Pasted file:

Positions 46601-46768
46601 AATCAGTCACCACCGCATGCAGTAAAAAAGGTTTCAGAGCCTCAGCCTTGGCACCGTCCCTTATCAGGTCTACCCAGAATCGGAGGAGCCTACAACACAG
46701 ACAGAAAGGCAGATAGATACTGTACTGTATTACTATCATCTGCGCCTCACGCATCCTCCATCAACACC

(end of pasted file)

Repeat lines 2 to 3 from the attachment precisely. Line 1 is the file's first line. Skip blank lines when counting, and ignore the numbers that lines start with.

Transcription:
46601 AATCAGTCACCACCGCATGCAGTAAAAAAGGTTTCAGAGCCTCAGCCTTGGCACCGTCCCTTATCAGGTCTACCCAGAATCGGAGGAGCCTACAACACAG
46701 ACAGAAAGGCAGATAGATACTGTACTGTATTACTATCATCTGCGCCTCACGCATCCTCCATCAACACC